Hog Island Audubon Camp – Coastal Maine
In June, Andy McGann drove up to Bremen, Maine to spend a week on the instructor team at Hog Island Audubon Camp. Led by Scott Weidensaul and Dr. Sara Morris, Andy joined bird vocalization expert Matt Young of the Macaulay Library of Natural Sounds and artist Catherine Hamilton for the “Adult Ornithology” course. Also in session that week was the “Coastal Maine Bird Studies for Teens” course, led by Joshua Potter and Emma Rhodes, with Raymond VanBuskirk, and bird bander extraordinaire Anthony Hill.
I reveled in the opportunity to spend a week sharing my experiences and soaking in the enthusiasm of the campers—both the adults and teens—at Hog Island. It’s always a pleasure to spend time with bird-minded folks from all over the U.S. and Canada. We talked about our personal experiences of bird discovery, and I was able to add some of things I’ve learned by way of wildlife telemetry. Literally, telemetry tech lets you see the unseeable— from the perfectly hidden nests of Canada Warblers, to the daytime haunts of the abundant-yet-hidden Northern Saw-whet Owls, to the nocturnal roosting sites of flocks of wintering Rusty Blackbirds. At ‘bird camp’ we all recognized that the Information Age has arrived for bird studies, and while we stand to learn vast sums of new knowledge, we also need to continue advocating on behalf of the birds. On this front, anyone can contribute, through any medium that stirs the soul and engages new people.Andrew J. McGann, Senior Applications Engineer
From the Mountains to the Prairies: Camp Colorado Always Delivers!
Finally, in early August David La Puma returned to the American Birding Association’s Camp Colorado again for the forth time in six years, spending a week with a group of teenagers ages 13 to 17. Based out of the YMCA of the Rockies, in Estes Park, Colorado, this camp exposes young birders to wildlife and wild landscapes across many life zones, from alpine tundra to shortgrass prairies, and everything in-between.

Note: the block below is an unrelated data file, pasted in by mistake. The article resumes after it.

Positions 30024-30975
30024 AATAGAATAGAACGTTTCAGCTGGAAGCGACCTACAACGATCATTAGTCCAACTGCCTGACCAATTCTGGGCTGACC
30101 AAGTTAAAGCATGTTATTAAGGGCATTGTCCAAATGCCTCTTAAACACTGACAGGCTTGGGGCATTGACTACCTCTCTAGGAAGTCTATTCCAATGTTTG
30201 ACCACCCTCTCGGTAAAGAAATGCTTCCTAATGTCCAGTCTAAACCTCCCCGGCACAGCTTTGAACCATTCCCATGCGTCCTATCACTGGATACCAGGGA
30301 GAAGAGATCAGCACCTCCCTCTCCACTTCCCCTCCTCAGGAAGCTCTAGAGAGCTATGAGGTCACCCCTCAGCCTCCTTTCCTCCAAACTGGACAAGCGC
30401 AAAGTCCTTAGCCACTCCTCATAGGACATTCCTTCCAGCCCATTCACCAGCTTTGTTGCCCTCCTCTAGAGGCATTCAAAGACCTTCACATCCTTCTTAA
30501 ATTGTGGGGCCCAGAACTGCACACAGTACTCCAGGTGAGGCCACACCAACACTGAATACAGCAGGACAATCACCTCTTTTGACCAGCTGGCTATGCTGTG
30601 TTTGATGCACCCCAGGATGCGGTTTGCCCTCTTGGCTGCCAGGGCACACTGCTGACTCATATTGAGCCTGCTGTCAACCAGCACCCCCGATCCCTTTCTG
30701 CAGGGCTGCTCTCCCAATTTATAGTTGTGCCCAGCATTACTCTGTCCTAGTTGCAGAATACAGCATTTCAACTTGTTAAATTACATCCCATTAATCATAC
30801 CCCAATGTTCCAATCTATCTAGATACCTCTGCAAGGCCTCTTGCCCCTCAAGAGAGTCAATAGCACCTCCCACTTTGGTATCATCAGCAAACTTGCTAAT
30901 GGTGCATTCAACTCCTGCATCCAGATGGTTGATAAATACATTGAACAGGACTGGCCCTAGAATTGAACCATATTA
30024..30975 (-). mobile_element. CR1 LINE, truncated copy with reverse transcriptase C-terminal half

Every year I have the opportunity to co-lead one of these Young Birder camps, that week of my summer rises to the top of my annual highlights. Unlike these kids who are starting, or have started birding young in life, my journey was quite different. I didn’t begin to pay attention to birds until an ornithology class in college, and birding in earnest didn’t come for several years later. These teenagers are awesome; so tuned in, so excited, and so eager to learn something new during our week together. Talking technology with them is so exciting as well, since they’re already very technologically inclined, and always bring new and fresh perspectives to our conversations. Honestly, I learn as much or more from them than they do from me. And while birding is definitely a focus during camp, the birds aren’t even the best part. So many of these young people have few like-minded friends their age at home, but once they get to camp they quickly realize the critical mass of young birders. Watching them gel over the first 24-hours, and how they continue to form these intense friendships all while learning about some pretty amazing birds and habitat, is pure joy. Every year is different bird-wise, but I’ve never been to bird camp where the last day wasn’t full of happy tears and plan-making for future contacts, meetups and birding trips.David La Puma, Director of Global Market Development
I’m already looking forward to next year!
Interested in sending your young naturalist to one of these camps? Here are some links to get you started: